Q&A: I’m Changing Careers! How Do I Get Experience & Fulfill Pre-Requisites?

Hi Sharon!

I too am strongly considering taking the plunge into the world of veterinary medicine after obtaining a bachelors degree in Sociology (of all majors) and a Masters degree in education. I am simply not satisfied with where my education has taken me, and do not see myself happily teaching history several years down the road. I had always had dreams of becoming a vet but confidence was a major issue at the time, and, like you, I strayed off that path.

Anyways…..I am 28 years old (ugh) and feel terribly old to be considering making this enormous, costly, and time consuming switch. As an individual with a sociology and education background, I feel overwhelmed by the prerequisite coursework. While math has not always been my strong suit, I am confident in my science abilities… Yet, I’m still unsure how to tackle these prerequisites while considering the fact that time is not on my side and I’d like to get them over with!

Do you have any advice or suggestions in terms of completing prerequisites? I believe you mentioned that you were accepted to UC Davis before actually completing all of yours.

Also , did you get a job in a vet clinic before having any experience, or did a volunteer stint turn into something more?

I understand that you will not likely get back to me, but I would appreciate any advice! It’s nice to know there are other people who have made the switch!

Best of Luck,


Date: 1/10/11


Hi SML —

First of all – you are not too old to make the switch to veterinary medicine. I just responded to an email from a woman in her 50s who is considering making the switch, so if you consider that I encouraged her to follow her heart and do what will make her happy in the long term, you can imagine what I am going to tell you! 😉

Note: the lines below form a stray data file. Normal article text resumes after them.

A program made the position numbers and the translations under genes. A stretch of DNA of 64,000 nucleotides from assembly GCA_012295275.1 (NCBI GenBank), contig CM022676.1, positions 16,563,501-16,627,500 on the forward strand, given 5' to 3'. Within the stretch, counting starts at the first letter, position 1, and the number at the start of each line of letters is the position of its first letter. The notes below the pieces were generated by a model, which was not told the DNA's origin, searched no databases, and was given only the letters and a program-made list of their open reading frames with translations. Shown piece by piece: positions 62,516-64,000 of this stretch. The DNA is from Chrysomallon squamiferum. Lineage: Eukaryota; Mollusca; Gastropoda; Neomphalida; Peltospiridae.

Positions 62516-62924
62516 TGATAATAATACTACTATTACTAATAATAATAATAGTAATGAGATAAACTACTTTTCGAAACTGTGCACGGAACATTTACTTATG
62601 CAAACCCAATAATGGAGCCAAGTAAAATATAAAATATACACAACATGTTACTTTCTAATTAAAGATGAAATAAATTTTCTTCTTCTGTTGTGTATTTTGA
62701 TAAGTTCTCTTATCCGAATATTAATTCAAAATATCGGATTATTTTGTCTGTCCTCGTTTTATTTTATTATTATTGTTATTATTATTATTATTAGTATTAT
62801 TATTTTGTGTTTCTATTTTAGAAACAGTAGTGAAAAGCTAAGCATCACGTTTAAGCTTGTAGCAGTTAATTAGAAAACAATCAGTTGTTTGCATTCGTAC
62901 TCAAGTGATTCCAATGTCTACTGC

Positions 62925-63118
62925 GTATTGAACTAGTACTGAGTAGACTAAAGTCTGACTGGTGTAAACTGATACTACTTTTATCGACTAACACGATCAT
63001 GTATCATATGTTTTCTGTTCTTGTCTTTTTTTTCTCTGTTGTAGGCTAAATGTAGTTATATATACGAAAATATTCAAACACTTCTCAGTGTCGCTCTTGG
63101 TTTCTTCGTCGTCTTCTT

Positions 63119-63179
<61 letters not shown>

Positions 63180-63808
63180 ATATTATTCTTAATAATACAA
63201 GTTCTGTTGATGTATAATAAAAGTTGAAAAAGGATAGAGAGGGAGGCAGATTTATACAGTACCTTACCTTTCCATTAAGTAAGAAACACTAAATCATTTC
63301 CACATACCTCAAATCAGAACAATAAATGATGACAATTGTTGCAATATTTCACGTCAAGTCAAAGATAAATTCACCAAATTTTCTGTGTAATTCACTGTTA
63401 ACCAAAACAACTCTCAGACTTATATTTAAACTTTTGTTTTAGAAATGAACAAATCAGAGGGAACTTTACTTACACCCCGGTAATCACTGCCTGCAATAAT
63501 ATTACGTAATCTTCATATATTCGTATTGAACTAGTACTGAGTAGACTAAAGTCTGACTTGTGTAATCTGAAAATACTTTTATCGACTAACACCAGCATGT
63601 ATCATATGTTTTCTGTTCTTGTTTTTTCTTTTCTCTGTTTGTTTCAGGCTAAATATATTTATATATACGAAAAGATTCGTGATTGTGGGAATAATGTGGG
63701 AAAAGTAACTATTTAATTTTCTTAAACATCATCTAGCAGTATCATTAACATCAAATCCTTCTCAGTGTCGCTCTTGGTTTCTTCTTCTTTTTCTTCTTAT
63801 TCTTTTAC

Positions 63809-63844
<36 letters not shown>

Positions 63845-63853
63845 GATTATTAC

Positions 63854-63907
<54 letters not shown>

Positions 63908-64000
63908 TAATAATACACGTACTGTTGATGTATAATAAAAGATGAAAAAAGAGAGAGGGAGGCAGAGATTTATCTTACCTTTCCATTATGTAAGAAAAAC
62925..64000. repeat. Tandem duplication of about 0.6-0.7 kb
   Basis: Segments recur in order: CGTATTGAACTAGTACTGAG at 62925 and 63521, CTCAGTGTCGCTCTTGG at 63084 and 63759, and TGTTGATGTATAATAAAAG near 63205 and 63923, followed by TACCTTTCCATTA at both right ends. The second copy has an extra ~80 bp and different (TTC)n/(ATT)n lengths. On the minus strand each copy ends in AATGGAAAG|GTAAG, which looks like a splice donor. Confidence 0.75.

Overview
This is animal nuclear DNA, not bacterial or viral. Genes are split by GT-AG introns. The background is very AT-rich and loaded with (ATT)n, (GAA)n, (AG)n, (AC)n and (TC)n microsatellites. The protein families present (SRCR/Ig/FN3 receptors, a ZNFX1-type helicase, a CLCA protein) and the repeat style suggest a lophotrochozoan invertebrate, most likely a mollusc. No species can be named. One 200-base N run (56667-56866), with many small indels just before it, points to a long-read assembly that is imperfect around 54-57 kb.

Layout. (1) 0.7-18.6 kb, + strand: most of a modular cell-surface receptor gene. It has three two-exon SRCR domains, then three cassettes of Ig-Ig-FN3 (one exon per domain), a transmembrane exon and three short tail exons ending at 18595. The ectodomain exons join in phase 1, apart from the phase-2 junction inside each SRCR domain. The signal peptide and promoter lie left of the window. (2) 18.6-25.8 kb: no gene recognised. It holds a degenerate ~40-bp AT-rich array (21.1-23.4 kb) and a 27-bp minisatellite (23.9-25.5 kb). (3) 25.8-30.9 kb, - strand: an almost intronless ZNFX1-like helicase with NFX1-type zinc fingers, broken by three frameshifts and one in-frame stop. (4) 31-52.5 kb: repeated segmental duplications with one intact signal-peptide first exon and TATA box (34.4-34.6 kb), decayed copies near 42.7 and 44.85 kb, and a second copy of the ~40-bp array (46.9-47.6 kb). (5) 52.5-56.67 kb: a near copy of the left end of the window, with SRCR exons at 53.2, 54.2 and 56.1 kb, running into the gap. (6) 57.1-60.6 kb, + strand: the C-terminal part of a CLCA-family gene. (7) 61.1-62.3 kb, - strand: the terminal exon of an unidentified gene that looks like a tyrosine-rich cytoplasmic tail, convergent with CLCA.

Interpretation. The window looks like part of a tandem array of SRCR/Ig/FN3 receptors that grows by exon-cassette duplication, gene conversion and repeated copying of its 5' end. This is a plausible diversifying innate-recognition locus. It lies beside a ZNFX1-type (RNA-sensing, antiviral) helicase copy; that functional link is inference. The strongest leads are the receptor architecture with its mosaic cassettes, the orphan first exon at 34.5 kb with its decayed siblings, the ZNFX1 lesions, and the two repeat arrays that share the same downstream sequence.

As for completing prerequisites – since you already have degrees, I would suggest you try to complete your pre-reqs either post-bac or at a local community college. That is what I did. All coursework that was not required to be from a 4-year college I took at a local community college for a minimal cost and the courses that were needed from a 4-year institution I took via distance education through Colorado State, University of New England, and UC Berkeley. When I applied to UC Davis I had 5 prerequisite science courses completed and when I was accepted I had 5 left to complete. It was a crazy spring/summer completing coursework, but you do what you have to, right?

As for getting experience. Most of my experience was at a local animal shelter where I had been volunteering for years before making the switch to veterinary medicine. I simply changed the type of volunteer work I was doing to focus on working with the clinic staff. That volunteer work led to a summer internship before my application was due, so I managed to squeeze in 500-600 hours in the 9-10 months between switching careers and applying to vet school. I also volunteered at the local zoo but not in a veterinary capacity. Overall, what you need is experience – hours matter but you also want to get a variety of experience, so don’t just volunteer at only cat clinics – try to get exposure to other species as well.